, on the other hand, tend to be younger, early thirty-somethings and want time out from their busy lives and careers to connect with history and nature and their place within. This appeal to an interest in local culture and heritage, in particular, differentiates Ireland’s Ancient East
from the Wild Atlantic Way
. The emphasis within Ireland’s Ancient East
on built heritage (as opposed to natural landscapes along the Wild Atlantic Way
) will make it a very attractive proposition for those more interested in understanding the relationship between local place, past and people.
Four distinct themes
The new initiative will be based on four distinct thematic pillars:
Ancient Ireland - The Dawn of Civilisation
Early Christian Ireland
There are many treasures in the south and east that are older than the pyramids, set in an ancient green landscape - passage tombs, dolmens and Stone Age observatories that are found throughout Ireland’s Ancient East. Visitors can wonder at the meanings behind the largest concentrations of carved Stone Age artwork and Celtic gold artefacts in Western Europe as well as hear from the locals themselves the stories that infuse this landscape of ancient warriors and Celtic druids.
For example, the low hills that you cross from the valley of the Liffey to that of the Boyne mark the crossing to a far more ancient time. Here there are a collection of pre-historic ceremonial sites that connect the lives and deaths of Stone Age Man who lived here to the seasons of the land in which they lived. Moving south visitors can stop off at Brownstown Dolmen, in the fertile farmland between the Slaney and Barrow rivers and marvel at its 100 ton capstone and, from here, the Slaney Valley takes you to the Irish National Heritage Park where everyday life in the Stone Age is beautifully recreated.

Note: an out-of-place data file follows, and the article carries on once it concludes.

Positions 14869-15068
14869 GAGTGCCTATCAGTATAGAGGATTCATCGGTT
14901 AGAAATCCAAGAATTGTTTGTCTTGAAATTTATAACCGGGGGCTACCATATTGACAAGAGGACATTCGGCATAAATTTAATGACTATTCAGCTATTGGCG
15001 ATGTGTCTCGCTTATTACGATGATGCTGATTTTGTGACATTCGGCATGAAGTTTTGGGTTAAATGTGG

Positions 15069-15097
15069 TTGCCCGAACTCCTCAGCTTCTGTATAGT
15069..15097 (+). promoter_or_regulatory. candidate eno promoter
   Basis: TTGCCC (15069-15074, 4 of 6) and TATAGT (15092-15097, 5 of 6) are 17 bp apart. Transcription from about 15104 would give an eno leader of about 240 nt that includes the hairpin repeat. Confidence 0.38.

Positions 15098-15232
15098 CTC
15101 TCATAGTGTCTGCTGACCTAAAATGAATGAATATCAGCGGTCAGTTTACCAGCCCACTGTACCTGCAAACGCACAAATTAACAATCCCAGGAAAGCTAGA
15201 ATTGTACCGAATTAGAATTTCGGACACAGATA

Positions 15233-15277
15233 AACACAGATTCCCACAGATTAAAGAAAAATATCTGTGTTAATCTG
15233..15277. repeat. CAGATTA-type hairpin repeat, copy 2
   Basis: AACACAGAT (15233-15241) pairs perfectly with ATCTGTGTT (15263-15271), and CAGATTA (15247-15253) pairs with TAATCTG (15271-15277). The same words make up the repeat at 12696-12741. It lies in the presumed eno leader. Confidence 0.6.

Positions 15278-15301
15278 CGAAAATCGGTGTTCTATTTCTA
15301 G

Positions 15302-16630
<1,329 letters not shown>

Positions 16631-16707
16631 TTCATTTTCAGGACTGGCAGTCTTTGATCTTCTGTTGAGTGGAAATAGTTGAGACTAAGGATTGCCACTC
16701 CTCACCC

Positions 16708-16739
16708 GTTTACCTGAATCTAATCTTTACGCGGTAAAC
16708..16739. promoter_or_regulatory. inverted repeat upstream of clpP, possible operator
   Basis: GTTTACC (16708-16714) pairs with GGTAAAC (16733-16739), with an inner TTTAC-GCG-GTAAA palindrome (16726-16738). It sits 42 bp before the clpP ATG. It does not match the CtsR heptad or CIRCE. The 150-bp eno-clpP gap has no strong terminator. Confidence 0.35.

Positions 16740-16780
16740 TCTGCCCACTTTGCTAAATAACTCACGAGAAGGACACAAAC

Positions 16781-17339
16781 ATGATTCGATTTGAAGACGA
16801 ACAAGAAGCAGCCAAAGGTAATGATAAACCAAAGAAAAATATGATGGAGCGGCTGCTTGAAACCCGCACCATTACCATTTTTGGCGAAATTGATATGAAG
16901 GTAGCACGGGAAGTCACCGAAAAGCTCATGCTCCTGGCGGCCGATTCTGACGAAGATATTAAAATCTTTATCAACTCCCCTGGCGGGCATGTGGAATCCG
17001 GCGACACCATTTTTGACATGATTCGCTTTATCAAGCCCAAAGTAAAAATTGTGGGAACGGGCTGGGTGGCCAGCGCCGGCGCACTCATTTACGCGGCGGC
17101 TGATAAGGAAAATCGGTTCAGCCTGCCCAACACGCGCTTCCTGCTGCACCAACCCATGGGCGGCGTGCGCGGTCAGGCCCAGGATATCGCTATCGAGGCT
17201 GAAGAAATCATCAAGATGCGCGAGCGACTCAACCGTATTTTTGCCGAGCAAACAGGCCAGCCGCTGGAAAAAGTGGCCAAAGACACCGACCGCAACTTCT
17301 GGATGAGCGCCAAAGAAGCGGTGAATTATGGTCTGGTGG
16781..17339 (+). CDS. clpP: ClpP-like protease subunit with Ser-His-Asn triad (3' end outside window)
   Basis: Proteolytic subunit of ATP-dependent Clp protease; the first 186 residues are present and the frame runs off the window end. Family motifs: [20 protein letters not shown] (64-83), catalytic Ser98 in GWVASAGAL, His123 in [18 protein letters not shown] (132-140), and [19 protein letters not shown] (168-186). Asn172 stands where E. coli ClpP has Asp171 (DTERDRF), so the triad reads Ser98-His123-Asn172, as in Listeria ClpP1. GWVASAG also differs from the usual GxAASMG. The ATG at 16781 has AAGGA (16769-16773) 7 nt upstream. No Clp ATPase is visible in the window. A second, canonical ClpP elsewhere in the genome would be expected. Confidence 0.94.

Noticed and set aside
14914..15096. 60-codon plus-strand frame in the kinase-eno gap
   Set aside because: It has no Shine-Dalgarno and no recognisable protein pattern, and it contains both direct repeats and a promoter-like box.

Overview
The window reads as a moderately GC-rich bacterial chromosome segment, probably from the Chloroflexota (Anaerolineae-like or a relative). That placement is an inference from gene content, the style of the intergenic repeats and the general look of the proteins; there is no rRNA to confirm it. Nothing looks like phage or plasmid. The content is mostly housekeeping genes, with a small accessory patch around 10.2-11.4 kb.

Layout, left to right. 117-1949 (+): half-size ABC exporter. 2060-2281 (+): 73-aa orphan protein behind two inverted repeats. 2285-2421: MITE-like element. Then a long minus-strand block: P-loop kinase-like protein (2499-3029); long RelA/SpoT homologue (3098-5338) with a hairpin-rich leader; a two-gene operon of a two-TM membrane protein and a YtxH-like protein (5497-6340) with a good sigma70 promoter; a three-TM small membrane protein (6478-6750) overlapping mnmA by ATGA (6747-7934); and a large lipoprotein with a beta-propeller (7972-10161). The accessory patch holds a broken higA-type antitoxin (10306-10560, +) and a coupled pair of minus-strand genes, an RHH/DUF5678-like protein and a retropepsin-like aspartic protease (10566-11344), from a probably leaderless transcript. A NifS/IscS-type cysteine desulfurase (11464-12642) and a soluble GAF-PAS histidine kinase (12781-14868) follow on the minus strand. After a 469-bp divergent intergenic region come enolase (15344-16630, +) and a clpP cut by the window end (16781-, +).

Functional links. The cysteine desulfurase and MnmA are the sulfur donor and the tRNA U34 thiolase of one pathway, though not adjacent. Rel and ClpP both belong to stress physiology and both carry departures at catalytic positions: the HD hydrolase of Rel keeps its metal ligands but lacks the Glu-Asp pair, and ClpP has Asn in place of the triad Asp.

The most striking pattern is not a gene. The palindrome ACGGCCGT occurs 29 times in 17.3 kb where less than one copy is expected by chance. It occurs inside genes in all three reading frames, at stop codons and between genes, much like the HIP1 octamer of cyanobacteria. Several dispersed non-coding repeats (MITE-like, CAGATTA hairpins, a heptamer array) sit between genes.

: The prehistoric attractions of the Boyne Valley (Newgrange, Knowth, etc.); Brownshill Dolmen, Carlow.
: Riverboat guided trips, guided/self-guided walks, River walks, themed driving routes, events celebrating the prehistoric heritage, characterful villages, lush river valleys.
Early Christian Ireland
Visitors to Ireland’s Ancient East will also be encouraged to step into the Golden Age of Saints and Scholars and visit the university and monastery sites where Ireland’s pioneering saints and monks wrote some of the world’s greatest illuminated manuscripts, before spreading their learning and spirituality throughout a Europe locked in the Dark Ages.
Visitors can, for example, stand on the Hill of Slane where St Patrick built his bonfire, or travel west from the Boyne valley along the path of the Ancient Dividing Road, the Esker Riada, to find the site of Saint Ciaran's great monastery at Clonmacnoise. It was from here that the monks brought Christianity back to many parts of Europe where the Barbarians had all but wiped it out. The sites and relics of the centuries that followed, when Christianity spread throughout Ireland, are to be found throughout Ireland's Ancient East and visitors can climb a round tower, kneel in a monk's cell, marvel at the carved high crosses or just absorb the peace and serenity of these sacred sites on a walking tour of the paths the pilgrims once took. They can compare the austerity of life at Glendalough and Clonmacnoise with the relative comfort of later abbeys at Jerpoint, Tintern or Cashel or see how the spirit of these times lives on at the many heritage festivals, food festivals and events which animate the local towns and villages throughout the year.